The continuing theme is that the visitors saw what they expected to see. ( We all do ). The twist and contrast is the the visit of the Cultural Delegation, where the artists saw things from a different perspective.
The book includes many of their drawings.
I visited China, ( and the USSR ), a great deal in the 1970s - 20 years later. However the atmosphere of the place feels just right. ( Those 20 years of course had the Great Leap Forward and the Cultural Revolution - but that's another story ! )
Most Helpful Customer Reviews on Amazon.com (beta) (May include reviews from Early Reviewer Rewards Program)
The details of how the Chinese side presented the carefully crafted and fairly artificial image of new China to the Western visitors makes for interesting reading and has much in common with what a Western tourist in North Korea today would experience than that of a contemporary tourist in the PRC, notwithstanding the artificial shut down of Hangzhou last week (at time of writing). China nowadays is of course far more open, but the uncompromising insistence on the official version of reality and the brazenly self-interested interpretation of historical and political events remains.
The details of the the travel arrangements are, on their own, interesting stories - particularly the stop off in Russia. There are certainly familiar echoes for those of us who have travelled around Asia.
One minor criticism would be that I believe the author falls in to the common trap of assuming that Zhou Enlai was somehow a great guy. There have been plenty of charming psychopaths in history and being the human face of Maoism doesn’t require very much humanity at all! I would argue that Zhou was merely more conscious of the fact that the various crimes of Mao and the Communists would inevitably come out at some point and he quietly made sure he was politically well positioned to look like a break on the madness instead of a complicit part of it when the inevitable critical historical scrutiny comes to the Mainland.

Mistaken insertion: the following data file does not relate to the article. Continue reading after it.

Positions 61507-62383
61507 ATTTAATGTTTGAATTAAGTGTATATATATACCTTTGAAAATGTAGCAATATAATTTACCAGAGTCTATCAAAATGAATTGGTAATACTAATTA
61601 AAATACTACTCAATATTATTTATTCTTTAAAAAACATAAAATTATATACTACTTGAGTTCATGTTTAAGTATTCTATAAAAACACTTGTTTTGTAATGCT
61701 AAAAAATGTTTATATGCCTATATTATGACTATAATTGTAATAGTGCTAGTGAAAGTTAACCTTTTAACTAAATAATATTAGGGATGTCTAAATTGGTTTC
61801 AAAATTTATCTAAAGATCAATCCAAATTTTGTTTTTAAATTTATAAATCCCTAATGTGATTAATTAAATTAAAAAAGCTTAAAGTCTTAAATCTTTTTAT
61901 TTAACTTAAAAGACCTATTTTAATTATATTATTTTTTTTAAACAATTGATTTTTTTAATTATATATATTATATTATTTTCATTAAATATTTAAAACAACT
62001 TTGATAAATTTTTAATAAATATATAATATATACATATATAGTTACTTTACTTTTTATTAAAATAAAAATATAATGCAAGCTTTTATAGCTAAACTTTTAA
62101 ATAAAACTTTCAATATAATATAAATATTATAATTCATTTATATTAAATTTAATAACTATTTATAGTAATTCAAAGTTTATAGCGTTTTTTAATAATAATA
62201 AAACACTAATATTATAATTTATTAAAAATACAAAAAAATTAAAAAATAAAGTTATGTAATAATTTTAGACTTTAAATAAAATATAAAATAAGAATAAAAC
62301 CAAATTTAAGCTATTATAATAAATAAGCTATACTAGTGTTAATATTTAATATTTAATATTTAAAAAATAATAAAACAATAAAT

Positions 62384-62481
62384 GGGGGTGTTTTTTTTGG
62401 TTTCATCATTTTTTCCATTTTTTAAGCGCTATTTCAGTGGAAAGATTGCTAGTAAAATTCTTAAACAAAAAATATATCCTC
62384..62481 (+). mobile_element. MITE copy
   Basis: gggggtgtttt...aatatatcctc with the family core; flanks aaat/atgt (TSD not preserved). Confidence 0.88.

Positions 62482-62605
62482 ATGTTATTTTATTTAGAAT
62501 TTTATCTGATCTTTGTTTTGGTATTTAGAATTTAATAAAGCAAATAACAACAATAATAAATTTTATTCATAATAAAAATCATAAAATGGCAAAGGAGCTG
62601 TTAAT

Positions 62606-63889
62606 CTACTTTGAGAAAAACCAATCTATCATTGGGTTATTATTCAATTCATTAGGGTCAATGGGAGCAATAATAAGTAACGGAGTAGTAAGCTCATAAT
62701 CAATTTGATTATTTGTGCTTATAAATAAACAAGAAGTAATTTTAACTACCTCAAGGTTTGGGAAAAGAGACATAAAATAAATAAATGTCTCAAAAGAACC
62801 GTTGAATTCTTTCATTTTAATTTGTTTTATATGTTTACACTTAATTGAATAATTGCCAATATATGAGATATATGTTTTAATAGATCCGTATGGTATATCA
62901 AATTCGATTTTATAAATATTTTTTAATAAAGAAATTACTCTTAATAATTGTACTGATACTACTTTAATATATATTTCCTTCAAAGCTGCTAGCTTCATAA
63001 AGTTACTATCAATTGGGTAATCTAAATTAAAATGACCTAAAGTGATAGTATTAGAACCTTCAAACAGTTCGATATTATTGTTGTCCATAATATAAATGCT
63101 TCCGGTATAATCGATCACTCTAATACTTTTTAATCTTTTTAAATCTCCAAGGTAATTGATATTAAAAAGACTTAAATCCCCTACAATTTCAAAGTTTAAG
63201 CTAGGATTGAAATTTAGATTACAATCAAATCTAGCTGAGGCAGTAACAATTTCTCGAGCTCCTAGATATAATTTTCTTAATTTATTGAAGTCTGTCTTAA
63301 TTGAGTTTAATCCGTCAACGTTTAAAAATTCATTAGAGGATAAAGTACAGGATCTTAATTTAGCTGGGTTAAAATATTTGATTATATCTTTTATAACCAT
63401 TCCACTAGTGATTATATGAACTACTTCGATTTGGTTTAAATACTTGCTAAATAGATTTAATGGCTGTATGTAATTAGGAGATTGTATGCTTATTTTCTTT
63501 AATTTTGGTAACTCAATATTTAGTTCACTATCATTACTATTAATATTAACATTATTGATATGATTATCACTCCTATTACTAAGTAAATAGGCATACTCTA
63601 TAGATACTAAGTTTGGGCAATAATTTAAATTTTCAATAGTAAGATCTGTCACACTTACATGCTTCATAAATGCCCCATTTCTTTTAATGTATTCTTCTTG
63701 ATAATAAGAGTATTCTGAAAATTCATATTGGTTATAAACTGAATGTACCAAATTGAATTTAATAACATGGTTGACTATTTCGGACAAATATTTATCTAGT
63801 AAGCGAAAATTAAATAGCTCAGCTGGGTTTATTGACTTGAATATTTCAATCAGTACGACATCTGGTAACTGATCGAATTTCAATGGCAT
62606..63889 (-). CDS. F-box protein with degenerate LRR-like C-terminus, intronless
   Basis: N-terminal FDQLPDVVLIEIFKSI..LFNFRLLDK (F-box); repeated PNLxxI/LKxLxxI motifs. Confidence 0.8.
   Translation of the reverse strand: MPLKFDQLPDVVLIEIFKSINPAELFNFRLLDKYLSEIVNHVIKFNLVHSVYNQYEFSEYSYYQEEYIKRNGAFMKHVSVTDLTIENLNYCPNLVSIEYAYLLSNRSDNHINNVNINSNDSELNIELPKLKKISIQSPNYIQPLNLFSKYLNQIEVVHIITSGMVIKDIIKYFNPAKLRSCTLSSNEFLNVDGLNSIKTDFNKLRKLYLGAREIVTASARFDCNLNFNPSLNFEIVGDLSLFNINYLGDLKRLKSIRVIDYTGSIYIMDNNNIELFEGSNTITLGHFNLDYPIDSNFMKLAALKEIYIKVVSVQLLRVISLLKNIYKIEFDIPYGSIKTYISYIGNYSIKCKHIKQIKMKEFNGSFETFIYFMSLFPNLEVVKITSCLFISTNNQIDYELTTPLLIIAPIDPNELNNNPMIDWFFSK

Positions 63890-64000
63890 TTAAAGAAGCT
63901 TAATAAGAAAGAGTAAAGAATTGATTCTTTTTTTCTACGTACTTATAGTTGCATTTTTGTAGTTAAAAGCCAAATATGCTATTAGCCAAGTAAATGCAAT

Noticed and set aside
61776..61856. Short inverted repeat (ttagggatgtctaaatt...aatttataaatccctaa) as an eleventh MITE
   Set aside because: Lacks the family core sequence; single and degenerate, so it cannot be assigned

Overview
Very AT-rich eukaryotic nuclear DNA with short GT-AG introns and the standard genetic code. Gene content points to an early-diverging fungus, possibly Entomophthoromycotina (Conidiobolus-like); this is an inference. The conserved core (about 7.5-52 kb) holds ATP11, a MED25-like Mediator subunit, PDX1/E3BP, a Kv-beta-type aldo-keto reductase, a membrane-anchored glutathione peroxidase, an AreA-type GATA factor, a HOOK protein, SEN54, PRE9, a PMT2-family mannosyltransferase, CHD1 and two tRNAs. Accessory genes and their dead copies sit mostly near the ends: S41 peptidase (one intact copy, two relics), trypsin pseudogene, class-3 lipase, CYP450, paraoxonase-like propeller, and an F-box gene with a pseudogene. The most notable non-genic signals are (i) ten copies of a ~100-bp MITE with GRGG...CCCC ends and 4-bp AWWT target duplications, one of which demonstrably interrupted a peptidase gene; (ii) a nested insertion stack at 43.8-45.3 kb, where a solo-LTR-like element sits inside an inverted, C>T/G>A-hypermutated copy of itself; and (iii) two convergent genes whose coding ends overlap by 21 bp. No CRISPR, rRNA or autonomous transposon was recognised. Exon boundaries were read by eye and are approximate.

Patrick Wright's book tells the story, from a British perspective, of a number of these left-leaning, if not communist, individuals (mostly men but a few women) who made their way in the early 1950s to Mao's new China.
While the central focus of the book is on the PRC, there is a good amount of interesting material on travel through Russia while en route to the Middle Kingdom.
One comes away from reading this book with a reminder of how hard it was to travel long distances in the days before commercial jets; how isolated China was from the Western world; how the success of group travel always comes down to individuals; how truth fell victim to the needs of the new rulers; and how innocent were these good people of the terror that Mao would soon unleash on his country's people. I most appreciated the cultural and political comparisons made by the author related to art and artists, specifically telling insights involving Paul Hogarth and Stanley Spencer.